In a dramatic reversal, Democratic presidential candidate Joe Biden said Thursday he no longer supports a ban on federal funding for abortions, known as the Hyde Amendment, a move he announced after a day of sharp criticism from campaign rivals and key Democratic interest groups.
“We’ve seen state after state including Georgia passing extreme laws,” Biden said. “It’s clear that these folks are going to stop at nothing to get rid of Roe.”
“Circumstances have changed,” he said.
On Wednesday, his campaign issued a statement confirming that, unlike much of the rest of the field, Biden was not calling for a repeal of the Hyde Amendment, which dates to 1976, when Biden was a young senator.
Because of the amendment, poorer Americans reliant on Medicaid do not generally have access to abortion via federal assistance. The amendment allows for exceptions only in the case of rape, incest or to save the mother’s life.
Biden’s campaign told NBC News in a story published Wednesday that he would support repealing the amendment “if abortion avenues currently protected under Roe were threatened,” referring to the 1973 Supreme Court decision, which legalized abortion nationwide. But the campaign insisted he still supported the amendment.
Many Democratic primary candidates pounced on Biden’s support for the decades-old amendment, callingfor its repeal and drawing a stark contrast between him and the rest of the party.
When Sen. Elizabeth Warren (D-Mass.) was asked about Biden’s position during an MSNBC town hall on Wednesday night, she described it as an issue of inequality, because of the impact of the amendment on low-income women on Medicaid.
Lawmakers and liberal activists, including a host of abortion rights groups that are highly influential in the Democratic primaries, balked at the news that Biden would maintain his support for the ban.
“It seemed like he heard a lot of feedback and opened his mind to thinking about this in a different way,” Ilyse Hogue, president of NARAL Pro-Choice America, said in an interview after Biden announced his new position.
Hogue declined to discuss any conversations she had with Biden or his campaign, although she suggested that her group and others had mounted an effort to change his mind.
“We and our members were among a number of stakeholders the campaign heard from yesterday,” she said. “And we’re grateful that they listened.”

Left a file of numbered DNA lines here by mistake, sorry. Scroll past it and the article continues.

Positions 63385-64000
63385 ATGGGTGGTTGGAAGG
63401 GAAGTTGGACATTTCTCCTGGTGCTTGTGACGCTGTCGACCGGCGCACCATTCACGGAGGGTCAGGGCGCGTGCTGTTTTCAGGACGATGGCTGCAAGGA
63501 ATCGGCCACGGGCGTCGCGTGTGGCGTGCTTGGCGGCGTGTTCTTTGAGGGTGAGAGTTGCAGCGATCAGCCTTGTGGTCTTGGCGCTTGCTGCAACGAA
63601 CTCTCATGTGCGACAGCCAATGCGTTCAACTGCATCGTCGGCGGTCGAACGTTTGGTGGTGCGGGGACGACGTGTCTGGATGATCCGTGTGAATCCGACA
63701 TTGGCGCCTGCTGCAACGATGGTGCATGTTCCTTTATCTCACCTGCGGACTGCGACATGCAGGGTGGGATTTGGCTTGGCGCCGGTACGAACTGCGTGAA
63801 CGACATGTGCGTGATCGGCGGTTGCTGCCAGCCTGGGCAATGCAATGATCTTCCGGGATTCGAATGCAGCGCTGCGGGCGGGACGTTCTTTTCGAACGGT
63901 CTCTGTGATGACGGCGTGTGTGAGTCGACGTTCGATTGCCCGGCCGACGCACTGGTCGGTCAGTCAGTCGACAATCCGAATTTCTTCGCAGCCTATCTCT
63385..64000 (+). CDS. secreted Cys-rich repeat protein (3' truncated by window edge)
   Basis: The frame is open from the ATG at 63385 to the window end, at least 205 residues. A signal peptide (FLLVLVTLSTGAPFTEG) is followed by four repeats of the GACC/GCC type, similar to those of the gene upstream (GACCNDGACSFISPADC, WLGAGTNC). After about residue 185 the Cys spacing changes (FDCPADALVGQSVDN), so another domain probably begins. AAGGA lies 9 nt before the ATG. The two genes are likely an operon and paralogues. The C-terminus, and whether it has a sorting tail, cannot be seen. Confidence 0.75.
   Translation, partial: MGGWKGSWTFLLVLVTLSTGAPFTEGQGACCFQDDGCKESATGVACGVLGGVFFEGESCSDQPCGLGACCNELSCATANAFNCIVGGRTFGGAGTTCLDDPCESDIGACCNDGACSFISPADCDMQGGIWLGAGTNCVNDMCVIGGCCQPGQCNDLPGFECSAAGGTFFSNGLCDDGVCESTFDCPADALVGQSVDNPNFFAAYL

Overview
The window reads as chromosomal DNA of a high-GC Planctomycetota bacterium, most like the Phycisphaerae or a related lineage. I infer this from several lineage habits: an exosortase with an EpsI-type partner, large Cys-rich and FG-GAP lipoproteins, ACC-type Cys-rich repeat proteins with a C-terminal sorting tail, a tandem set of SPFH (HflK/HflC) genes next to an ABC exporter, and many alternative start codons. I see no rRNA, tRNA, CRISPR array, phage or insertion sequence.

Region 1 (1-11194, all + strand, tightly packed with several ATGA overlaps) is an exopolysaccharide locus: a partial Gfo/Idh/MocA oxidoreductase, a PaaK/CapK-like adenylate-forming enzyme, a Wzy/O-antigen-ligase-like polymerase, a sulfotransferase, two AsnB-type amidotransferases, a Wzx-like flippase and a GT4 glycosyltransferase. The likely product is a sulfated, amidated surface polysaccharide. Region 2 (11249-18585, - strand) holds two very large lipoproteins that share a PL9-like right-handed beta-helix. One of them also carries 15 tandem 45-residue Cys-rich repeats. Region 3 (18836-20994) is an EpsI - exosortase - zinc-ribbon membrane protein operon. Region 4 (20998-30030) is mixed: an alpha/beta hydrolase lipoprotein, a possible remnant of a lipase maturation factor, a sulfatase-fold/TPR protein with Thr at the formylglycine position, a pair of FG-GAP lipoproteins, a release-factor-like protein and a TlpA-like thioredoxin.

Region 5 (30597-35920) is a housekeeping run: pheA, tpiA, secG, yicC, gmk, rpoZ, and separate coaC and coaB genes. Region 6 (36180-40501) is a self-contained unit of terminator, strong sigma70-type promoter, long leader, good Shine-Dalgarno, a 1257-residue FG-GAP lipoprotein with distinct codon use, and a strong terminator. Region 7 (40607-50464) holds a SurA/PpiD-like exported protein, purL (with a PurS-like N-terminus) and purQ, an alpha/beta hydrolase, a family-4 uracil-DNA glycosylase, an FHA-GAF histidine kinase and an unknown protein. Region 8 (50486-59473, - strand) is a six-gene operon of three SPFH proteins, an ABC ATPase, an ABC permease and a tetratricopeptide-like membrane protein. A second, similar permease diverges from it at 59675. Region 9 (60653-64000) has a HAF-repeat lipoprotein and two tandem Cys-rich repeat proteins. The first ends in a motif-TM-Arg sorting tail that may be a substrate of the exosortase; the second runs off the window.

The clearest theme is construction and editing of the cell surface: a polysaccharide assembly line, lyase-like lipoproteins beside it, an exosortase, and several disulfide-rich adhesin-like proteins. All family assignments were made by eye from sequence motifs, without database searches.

On Twitter, Planned Parenthood President Leana Wen wrote, “Happy to see Joe Biden embrace what we have long known to be true: Hyde blocks people — particularly women of color and women with low incomes — from accessing safe, legal abortion care.”
Biden’s challengers in the presidential race likewise issued statements after his reversal, in variously crafted critiques.
Sen. Amy Klobuchar (D-Minn.) told MSNBC in an interview shortly after Biden’s reversal that she was “not surprised” by it.
“I think it would have been a big problem for him,” she said.
Washington Gov. Jay Inslee issued a tart rebuke, without using Biden’s name.
“I opposed the Hyde Amendment in 1993. I oppose it today. I will never back down,” he tweeted.
After Biden announced his change of view, his campaign released a statement reaffirming “that he supports Roe and the right to choose. And, he will continue to fight to protect a woman’s right to make her own personal decisions about her health care.”
Abortion rights have long been a galvanizing issue for some Democrats — but a sense of urgency has grown more acute as several Republican governors have signed strict abortion bans into law.
Biden supported the Hyde Amendment each time it came up during his years in the Senate, as most lawmakers did.
A fight over adding the amendment’s language to the Affordable Care Act in 2010 almost derailed its passage, until Democrats cut a deal forbidding the use of any government health-care subsidies to cover abortion. Only in recent years have Democrats begun to mount a serious opposition campaign against the funding ban.
In the beginning weeks of his campaign, Biden has differed from many in his party on such issues as trade and health care as he navigates a party that has moved significantly to the left since his last presidential campaign in 2008. At the same time, he has been resolute about campaigning as a centrist to help lure back former Democrats who sided with President Trump.
The abortion funding dispute added to an already rocky week for his campaign, as it earlier confronted criticism for lifting sentences for policy papers from other sources.
Michael Scherer and Matt Viser contributed to this story.